Melissa invited me to this wake. One of the moms in her community center (with 15 yr old twin boys) had just died of a heart attack. When people die here, the hospital drains their blood, and then they have 24 hours to have the wake and mourn before it´ll start to smell. The family stays up and guards the body, and then they take it to the family tomb. Meli doesn´t know the family that well, and wanted Awkward-situation-backup.

So we greet the family, look at the body, which is laid out in a coffin with a lace handkerchief over her face, and sit. Then this woman comes over, 40´s, hair bleached and teased, stuffed like a sausage into a geometric print dress, and crying. She stands over the body, takes off the lace handkerchief from the face, and, through her tears, is telling the dead body that she´s going to look pretty for her trip. Simultaneously, she is taking the compact out of her purse and starts PUTTING HER OWN MAKEUP ON THE DEAD LADY. A younger woman comes up and takes over when Blondie gets too upset, and the younger one is careful not to drip her tears on the newly made-up face. Then they compare 2 shades of lipstick from their own purses (Which goes better with the pallor of death? Ruby Rose or Blushing Peach?) and finish off the Death-made-over look with their OWN lipstick. They put their makeup away, cry a little more, and then sit down.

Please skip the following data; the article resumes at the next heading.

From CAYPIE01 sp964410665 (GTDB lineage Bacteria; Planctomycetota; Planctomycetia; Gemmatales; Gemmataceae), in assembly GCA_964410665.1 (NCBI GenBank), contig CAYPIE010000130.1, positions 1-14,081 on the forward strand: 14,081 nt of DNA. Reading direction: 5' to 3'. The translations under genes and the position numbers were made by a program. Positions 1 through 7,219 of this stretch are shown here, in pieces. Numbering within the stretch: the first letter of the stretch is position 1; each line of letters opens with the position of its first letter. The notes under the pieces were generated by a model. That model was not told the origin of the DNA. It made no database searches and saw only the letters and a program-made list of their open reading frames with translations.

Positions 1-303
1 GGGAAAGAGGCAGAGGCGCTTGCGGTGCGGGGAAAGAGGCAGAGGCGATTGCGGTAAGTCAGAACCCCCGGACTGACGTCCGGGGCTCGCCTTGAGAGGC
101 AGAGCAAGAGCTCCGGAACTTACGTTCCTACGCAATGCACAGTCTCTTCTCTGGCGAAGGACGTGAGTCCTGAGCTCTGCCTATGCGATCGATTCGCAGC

The whole time, I´ve been watching this with saucer eyes, all feigned coolness out the window.
"Did you see what just happened?" I hiss to Melissa.
"After 2 years in Paraguay, nothing fazes her anymore. "Yep," she says.
The instant we are outside, I start in, "Are they going to REUSE that makeup?"
"Are they at least going to wipe it OFF?"
"Probably not."
Dios Mio. Everyone always talks about how the Peace Corps changes you, and I can honestly say I will never be the same after that little trauma.

So there you have it. Another month gone by. Asi as la vida. (Life is like that.)